This article first appeared in Wesh Orlando News on April 11, 2024 – click here

Florida cities and counties that have red light camera programs insist they are saving lives and reducing serious injuries.

Proving that idea is complicated, according to WESH 2 Investigates’ review of available data.

Certainly, no one argues that red light running can be deadly. Each year in the U.S., there are roughly 165,000 crashes, 1,000 deaths, and 127,000 injuries. The red light camera program in the state, launched in July 2010, was intended to reduce those numbers.

Some drivers fight the $158 “Notices Of Violation” in court. WESH 2 Investigates observed a day of court hearings in Orange County court, where most drivers ended up paying the fines.

Evelyn Mack claimed family members borrowed her car and ran red lights, getting notices of violation. She didn’t bring a required affidavit swearing to that assertion to court and ended up paying the fines.

“Well to me, it’s just about money,” Mack said afterward.

Melissa Wandall vehemently disagrees.

Her husband Mark was killed in a crash caused by a red light runner on Oct. 24, 2003, in Bradenton — just two weeks before their daughter Madisyn was born.

“The devastating piece of it is that my daughter never got to meet my husband, he never got to physically hold her,” she said.

Wandall fought for six years and persuaded lawmakers to pass Florida’s red light camera law, the Mark Wandall Traffic Safety Act, in 2010.

“If this bill was not working, I would strip my husband’s name off of this bill in a second,” Wandall said.

WESH 2 Investigates has been reviewing the Florida Department of Highway Safety and Motor Vehicles (FLHSMV) red light running reports. For the three most common types of collisions — rear end, right angle and side swipe — reports say crashes are up at intersections with red light cameras today, compared to the number of collisions before cameras were installed at those intersections.

Statewide, crashes at intersections where cameras were installed were up 3% last year, and up 11% in 2022.

In Orlando, crashes were up 12% last year, and up 9% the year before. Orange County saw a 15% increase last year, and a 9% jump in 2022.

But as Orlando and Orange County red light camera program managers tell WESH 2, the state reports don’t tell the whole story.

“Yes, there is a reduction in serious crashes,” Jerald Marks, Orange County traffic engineering project manager, said.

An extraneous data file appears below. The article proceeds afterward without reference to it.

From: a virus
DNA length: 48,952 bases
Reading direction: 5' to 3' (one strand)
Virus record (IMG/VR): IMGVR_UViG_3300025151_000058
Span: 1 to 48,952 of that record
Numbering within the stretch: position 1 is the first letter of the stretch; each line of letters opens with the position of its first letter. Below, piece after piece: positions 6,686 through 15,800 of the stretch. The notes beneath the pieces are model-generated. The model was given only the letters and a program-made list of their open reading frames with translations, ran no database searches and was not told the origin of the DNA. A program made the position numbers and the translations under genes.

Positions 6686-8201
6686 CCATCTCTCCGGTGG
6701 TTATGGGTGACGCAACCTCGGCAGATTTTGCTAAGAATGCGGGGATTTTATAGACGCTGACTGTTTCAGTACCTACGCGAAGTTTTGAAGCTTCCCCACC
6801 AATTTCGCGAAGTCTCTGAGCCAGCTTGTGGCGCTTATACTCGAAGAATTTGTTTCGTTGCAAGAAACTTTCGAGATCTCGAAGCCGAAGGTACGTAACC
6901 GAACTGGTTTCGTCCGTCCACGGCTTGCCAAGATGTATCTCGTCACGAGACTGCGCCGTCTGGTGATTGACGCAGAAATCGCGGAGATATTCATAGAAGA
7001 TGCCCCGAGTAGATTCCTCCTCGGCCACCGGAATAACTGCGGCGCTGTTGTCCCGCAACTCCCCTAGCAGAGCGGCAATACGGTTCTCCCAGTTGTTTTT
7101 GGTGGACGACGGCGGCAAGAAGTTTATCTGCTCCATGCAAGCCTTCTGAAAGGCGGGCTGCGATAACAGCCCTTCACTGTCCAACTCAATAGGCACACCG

Ray Rodriguez, operations manager for the “Orlando Stops” red light camera program said, “Some of these crashes have nothing to do with the signal.”

Both of them and the managers of city and county red light camera programs argue that the reason it appears there are more crashes at intersections is because the state is not just counting crashes that happen at or near intersection corners. The state reports include collisions that happen more than 80 yards from intersections.

A FLHSMV spokesperson told WESH 2 Investigates that the department uses “the FDOT definition of intersection… 250 feet from the centerline of the intersection.”

But local red light program managers tell us, they analyze crashes no farther than 100 feet from intersections, to determine if the cameras are helping to reduce crashes.

They also blame distracted driving for causing most rear-end collisions, not people slamming on brakes to avoid red light camera tickets when they see the “photo enforced” signs or cameras along the curbs.

While neither Orlando nor Orange County provided their own data to support their assertions of safety, the state reports do show “fatal” and “injury” crashes at red light camera intersections are down.

“I mean, of course, we want to reduce all types of crashes, and that’s the goal. The fact that fatalities went down, total physical injuries went down, it’s a big deal,” Rodriguez said.

“We’re adding much more volume to our roads but we see the accident rates decreasing at the same time, so I consider that a win,” Marks said.

WESH 2 Investigates’ review of the state reports also reveals the Department of Highway Safety has, for five straight years, recommended to Republican Florida Gov. Ron DeSantis “more accurate reporting” on the red light camera program including an “analysis conducted by an independent organization.”

With her husband’s name on the red light camera law, Wandall is demanding it.

“We need to get better reporting because we need to stand behind these cities and counties and say enough is enough. You’re doing what you’re supposed to do. The cameras are doing what they’re supposed to do. Let’s get the correct reporting down,” Wandall said.

WESH 2 Investigates has reached out to the governor’s office several times in recent weeks to find out why an “independent analysis” of red light cameras and their effect on crashes has not been carried out.

We’ll update our report if and when we hear back.